Wednesday May 25, 2022

Don’t mess up Pakistan’s domestic cricket structure

March 01, 2019

Two back-to-back meetings on domestic cricket structuring ended under the new PCB management.

Following the acceptance of a demand from regional representatives in the last Board of Governors (BoG) confluence, head of the Task Force on Domestic Cricket Restructuring, Wapda Chairman Lt Gen (r) Muzammil Hussain invited heads of departmental teams and regional chiefs on for apparently brainstorming sessions.

The purpose, as read between the lines, was to consult these stakeholders before presenting a final revamped domestic structure only to inject quality into it. Careful analysis reflects that on the face of it the entire exercise seems contrary to vision having unfolded by legend Imran Khan, the Prime Minister and Patron of the PCB.

The premier wants end of departments fielding their own teams in the first-class competition. But he does agree to see rich departments sponsoring first-class teams of associations.

The other key part of his vision is to have only half a dozen or so teams playing in first-class tourney on home-away basis similar to Australian model of domestic cricket.

“What the PCB bigwigs are thinking is not on those lines what the prime minister has been advocating,” said a regional head on the condition of anonymity.

“In opposition to Imran Khan’s vision, the PCB’s high-ups are trying to help departments virtually taking over reins of the elected regional associations, getting empowerment in the name of funds contributions to rule over the not so clear regional-departmental governance model, field their team after exercising their exclusive rights to select them, appoint management of the team and so on.”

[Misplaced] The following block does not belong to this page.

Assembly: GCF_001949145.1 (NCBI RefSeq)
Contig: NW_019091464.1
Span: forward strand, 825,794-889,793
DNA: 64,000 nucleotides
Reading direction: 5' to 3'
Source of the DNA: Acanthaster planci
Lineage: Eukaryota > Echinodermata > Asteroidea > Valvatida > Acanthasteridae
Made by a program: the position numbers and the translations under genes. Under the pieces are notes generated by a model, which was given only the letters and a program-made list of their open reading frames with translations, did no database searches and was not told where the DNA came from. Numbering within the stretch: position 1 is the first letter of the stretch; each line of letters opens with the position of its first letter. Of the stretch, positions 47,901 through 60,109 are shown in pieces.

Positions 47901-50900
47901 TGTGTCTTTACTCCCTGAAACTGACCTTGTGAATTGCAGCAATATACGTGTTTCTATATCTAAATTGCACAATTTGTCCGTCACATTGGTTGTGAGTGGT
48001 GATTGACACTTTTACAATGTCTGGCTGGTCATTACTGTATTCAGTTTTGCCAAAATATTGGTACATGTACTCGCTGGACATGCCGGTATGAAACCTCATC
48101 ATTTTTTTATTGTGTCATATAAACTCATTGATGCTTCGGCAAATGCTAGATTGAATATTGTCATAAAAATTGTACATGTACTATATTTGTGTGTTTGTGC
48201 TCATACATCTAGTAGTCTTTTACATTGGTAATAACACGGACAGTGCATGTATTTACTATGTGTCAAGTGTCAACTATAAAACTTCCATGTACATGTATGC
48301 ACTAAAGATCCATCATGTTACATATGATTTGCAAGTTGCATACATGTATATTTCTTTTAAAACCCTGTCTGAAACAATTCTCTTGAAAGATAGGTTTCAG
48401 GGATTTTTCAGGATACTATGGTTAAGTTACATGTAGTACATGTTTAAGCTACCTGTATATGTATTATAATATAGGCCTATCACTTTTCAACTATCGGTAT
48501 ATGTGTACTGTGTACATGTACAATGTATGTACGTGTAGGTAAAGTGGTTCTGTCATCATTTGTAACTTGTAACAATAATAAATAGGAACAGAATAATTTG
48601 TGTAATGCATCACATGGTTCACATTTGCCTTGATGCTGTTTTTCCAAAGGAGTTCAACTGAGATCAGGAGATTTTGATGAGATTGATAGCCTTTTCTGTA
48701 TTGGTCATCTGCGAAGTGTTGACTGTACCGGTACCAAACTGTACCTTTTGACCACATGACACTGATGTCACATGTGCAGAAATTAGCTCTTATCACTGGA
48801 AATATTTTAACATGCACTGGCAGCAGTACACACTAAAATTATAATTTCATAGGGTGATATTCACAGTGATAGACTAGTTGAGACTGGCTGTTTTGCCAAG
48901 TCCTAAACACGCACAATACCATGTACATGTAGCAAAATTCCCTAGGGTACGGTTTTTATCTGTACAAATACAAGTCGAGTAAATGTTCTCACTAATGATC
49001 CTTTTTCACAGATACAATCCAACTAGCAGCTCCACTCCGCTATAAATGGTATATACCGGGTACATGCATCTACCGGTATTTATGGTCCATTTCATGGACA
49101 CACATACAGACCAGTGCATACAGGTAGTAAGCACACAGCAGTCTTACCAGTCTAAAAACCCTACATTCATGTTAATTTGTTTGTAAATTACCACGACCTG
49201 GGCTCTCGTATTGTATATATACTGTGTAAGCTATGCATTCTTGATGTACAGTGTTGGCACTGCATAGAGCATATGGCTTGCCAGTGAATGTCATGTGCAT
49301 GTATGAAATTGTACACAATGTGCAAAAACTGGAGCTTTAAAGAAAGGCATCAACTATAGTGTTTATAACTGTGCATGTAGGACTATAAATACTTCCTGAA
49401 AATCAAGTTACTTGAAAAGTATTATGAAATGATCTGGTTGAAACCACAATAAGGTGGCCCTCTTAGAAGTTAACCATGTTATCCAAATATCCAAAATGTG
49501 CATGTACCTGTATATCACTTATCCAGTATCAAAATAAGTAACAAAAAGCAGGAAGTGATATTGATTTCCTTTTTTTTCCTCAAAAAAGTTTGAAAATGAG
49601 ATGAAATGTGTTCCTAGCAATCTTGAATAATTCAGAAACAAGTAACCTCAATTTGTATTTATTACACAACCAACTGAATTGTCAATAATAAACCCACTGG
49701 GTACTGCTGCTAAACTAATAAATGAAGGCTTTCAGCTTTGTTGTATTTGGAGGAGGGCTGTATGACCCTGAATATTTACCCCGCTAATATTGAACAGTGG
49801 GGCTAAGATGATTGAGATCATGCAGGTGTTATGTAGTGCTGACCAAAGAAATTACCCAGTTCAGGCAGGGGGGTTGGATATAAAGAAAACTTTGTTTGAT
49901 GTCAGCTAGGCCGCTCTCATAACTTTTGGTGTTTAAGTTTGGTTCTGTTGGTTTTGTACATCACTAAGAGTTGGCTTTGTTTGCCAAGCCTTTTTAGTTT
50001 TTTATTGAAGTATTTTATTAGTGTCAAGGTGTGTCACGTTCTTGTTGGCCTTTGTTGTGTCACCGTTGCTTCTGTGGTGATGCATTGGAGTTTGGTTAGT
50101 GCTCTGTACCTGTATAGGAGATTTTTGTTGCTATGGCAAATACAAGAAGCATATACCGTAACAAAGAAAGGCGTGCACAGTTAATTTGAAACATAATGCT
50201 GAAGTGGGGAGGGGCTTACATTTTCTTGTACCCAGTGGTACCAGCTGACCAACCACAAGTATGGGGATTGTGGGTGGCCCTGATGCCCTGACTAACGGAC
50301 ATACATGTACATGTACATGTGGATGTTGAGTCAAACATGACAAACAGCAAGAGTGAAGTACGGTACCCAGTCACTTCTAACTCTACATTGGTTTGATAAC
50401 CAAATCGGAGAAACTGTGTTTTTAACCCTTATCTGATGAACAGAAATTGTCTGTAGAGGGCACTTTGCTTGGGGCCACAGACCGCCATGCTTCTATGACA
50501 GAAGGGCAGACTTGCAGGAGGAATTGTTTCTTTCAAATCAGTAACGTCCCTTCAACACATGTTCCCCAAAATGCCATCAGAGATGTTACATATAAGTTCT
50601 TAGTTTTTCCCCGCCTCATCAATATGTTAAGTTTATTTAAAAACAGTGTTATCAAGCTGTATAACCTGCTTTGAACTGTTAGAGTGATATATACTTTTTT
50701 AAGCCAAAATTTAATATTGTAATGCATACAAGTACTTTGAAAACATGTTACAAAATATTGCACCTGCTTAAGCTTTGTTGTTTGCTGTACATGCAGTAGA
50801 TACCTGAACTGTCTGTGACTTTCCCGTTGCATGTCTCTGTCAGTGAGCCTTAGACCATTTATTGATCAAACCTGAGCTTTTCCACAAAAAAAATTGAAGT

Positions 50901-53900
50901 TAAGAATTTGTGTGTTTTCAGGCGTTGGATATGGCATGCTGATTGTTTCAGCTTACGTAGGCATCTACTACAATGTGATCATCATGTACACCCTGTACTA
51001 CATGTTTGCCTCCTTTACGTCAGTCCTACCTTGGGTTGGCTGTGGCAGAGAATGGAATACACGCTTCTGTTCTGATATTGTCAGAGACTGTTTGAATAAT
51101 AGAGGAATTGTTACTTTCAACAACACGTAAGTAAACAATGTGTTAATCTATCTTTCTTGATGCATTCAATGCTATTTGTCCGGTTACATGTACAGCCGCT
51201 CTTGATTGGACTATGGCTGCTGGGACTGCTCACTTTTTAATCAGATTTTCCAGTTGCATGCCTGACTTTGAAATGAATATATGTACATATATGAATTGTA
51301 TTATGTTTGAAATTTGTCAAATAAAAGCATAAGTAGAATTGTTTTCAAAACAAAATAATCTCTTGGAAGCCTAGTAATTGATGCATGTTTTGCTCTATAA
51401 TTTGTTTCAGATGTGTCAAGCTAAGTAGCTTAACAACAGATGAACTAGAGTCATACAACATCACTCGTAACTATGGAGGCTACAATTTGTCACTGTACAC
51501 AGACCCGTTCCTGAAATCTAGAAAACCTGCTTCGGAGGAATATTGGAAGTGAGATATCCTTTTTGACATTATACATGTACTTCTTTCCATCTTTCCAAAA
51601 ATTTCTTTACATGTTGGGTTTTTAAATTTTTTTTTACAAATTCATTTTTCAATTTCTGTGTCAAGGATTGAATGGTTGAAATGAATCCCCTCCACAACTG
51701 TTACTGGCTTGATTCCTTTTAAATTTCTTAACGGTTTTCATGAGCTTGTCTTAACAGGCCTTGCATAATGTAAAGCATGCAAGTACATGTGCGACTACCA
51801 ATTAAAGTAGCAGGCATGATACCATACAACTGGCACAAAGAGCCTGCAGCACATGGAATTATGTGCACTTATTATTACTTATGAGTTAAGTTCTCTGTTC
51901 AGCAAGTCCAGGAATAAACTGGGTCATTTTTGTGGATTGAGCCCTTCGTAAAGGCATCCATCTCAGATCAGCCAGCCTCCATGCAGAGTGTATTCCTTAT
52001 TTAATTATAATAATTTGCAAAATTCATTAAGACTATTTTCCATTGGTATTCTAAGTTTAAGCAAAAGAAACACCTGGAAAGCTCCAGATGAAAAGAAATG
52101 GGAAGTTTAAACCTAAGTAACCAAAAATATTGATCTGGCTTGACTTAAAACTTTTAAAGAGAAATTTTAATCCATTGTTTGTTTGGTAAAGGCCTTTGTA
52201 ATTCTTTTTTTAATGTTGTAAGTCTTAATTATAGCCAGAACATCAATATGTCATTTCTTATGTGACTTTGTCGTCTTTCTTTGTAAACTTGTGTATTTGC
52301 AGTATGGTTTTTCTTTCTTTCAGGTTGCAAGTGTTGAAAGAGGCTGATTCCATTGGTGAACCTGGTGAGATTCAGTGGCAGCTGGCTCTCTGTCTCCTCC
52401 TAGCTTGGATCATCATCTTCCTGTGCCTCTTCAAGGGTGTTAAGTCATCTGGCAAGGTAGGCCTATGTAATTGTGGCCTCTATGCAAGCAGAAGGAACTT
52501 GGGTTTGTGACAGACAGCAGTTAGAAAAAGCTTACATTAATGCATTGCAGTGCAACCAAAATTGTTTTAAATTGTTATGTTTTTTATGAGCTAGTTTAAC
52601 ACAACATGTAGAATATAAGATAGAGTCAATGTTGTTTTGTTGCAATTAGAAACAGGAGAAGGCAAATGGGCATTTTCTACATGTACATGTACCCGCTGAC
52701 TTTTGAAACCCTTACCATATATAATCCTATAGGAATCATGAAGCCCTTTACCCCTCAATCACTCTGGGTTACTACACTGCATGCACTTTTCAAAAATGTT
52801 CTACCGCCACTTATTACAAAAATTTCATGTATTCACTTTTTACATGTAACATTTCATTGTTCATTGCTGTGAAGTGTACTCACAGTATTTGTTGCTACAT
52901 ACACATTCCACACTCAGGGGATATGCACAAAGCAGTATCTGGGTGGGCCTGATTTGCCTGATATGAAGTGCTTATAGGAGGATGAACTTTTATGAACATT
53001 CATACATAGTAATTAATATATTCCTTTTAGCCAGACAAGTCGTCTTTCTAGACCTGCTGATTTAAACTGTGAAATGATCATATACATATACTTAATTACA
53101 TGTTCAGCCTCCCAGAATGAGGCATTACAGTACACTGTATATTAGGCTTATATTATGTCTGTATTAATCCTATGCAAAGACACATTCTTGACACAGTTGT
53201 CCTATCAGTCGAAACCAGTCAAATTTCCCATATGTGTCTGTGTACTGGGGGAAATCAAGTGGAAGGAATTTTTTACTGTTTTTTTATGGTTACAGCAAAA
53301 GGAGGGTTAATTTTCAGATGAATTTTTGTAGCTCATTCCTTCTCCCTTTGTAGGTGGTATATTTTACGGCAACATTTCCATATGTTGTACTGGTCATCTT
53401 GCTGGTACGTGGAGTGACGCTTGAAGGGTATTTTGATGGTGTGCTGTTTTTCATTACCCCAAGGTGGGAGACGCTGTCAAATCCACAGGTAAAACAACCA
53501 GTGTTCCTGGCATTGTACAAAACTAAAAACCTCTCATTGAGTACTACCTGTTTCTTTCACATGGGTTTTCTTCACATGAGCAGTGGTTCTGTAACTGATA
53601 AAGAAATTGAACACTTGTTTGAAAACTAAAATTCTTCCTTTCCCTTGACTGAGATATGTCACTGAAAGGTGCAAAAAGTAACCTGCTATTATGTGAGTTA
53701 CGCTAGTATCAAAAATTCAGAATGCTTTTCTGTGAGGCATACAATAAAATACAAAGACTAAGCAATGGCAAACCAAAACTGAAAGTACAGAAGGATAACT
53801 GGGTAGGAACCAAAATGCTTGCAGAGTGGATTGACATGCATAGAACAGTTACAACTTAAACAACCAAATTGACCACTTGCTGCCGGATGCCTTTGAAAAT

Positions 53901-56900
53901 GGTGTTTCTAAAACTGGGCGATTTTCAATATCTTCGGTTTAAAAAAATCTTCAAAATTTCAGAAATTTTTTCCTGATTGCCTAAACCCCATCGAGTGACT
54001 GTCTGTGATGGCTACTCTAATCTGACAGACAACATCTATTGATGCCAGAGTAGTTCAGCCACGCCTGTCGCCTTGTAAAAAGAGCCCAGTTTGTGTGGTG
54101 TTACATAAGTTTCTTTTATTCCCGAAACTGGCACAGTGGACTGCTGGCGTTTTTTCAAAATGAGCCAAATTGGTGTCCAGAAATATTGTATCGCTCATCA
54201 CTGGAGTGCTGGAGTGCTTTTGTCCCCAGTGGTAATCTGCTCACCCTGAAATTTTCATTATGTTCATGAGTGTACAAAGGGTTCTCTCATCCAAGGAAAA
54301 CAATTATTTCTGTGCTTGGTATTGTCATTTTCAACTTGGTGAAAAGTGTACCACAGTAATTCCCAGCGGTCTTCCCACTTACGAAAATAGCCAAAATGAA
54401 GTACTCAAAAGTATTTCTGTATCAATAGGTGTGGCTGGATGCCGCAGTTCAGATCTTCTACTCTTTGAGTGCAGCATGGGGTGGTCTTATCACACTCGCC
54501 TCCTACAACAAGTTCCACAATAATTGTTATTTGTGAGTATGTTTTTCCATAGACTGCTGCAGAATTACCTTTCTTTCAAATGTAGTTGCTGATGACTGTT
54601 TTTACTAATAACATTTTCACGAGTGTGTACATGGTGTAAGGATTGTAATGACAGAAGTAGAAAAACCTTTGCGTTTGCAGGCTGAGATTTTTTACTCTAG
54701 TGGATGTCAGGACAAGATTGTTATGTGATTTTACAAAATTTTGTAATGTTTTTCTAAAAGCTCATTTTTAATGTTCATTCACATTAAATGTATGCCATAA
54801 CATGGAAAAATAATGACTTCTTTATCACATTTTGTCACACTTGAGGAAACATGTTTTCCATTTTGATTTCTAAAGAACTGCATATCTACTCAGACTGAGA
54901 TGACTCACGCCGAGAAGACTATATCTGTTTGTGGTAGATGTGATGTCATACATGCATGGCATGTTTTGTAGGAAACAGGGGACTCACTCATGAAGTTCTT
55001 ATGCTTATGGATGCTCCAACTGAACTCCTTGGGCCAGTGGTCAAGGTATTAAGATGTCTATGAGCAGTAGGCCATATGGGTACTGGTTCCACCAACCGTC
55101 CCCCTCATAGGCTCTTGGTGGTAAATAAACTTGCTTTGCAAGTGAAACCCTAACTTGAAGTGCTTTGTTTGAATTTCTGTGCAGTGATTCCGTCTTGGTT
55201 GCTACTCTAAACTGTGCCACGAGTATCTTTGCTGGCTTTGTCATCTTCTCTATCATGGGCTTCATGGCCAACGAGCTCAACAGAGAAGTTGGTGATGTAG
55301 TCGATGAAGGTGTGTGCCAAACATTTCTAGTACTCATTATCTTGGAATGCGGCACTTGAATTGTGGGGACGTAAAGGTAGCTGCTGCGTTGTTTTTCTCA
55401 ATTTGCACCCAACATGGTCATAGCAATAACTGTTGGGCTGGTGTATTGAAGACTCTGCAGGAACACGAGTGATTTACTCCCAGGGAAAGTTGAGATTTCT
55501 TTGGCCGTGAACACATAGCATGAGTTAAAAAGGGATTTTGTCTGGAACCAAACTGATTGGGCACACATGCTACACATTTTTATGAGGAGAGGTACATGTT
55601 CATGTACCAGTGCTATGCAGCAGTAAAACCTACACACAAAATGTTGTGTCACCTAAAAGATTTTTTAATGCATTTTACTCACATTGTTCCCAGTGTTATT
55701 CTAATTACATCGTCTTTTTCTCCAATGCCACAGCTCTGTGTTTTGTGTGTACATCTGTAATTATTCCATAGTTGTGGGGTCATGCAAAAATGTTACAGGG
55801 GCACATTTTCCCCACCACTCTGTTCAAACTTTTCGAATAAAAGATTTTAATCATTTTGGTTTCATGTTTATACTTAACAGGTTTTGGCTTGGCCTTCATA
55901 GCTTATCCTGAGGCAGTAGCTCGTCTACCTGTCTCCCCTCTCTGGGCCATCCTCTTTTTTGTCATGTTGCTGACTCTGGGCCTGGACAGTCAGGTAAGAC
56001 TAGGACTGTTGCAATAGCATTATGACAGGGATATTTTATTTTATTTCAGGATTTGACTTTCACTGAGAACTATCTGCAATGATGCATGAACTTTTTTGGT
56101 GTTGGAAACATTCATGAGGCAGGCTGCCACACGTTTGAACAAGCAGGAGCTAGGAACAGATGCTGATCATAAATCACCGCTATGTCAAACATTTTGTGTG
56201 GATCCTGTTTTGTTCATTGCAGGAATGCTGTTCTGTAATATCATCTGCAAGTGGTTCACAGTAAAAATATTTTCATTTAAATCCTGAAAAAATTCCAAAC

By doing so, three broad-based outcomes will be resulted: Firstly, departments would survive in the garb of the proposed merger, secondly associations would be decimated with no say in first-class cricket, and thirdly the domestic cricket would suffer grossly and perpetually with losing its notion of community support.

A disheartened regional official believed, “the powerful department heads on the BoGs are trying to suppress voice and role of elected associations.”

Interviews and frank discussions with several former and present cricketers, coaches and stakeholders paint a gloomy picture if the vision of Imran Khan is thwarted.

Many say it would be unfortunate if Khan’s vision of community participation and support is dumped in the name of fat money and saving departments from being mere sponsors of the region to fully-controlled entities in the associations.

Irrespective of what is Imran’s vision, the solution for Pakistan domestic cricket still is that let the regions and departments raise their own teams as both are stakeholders of the PCB in the present constitution.

Imran’s vision of having domestic cricket system like Australia or England may not be applicable here in Pakistan as there is a lot of difference in socio-economic cultures of Australia-England and Pakistan. Most significant difference is that in Australia and England there is social security for the masses which is not here in Pakistan.

Cricketers, sportsmen need jobs which even big associations can’t provide to them. As such departments and regions should go together. If one remembers Imran Khan himself had played for two departments in the early stage of his career. Firstly he played for Dawood Club, headed by Zakria Ghani, which also included Test cricketers Mudassar Nazar, Shafiq Papa, Agha Zahid, Abdul Qadir besides Sultan Rana, Rawalpindi’s Muhammad Sabir and many more. And later on Imran had also been an employee of the PIA as a cricketer.

So abolishing departments will do no good to Pakistan cricket which has produced and still producing world-class icons and each and everyone is nurtured its talent at club, association and departmental level before moving ahead.

Moreover those at the helm of affairs should also keep in mind that ending departmental cricket will render thousands of cricketers jobless in the country. Thus PCB’s high-ups should think hundred times before deciding about much-talked new domestic structure.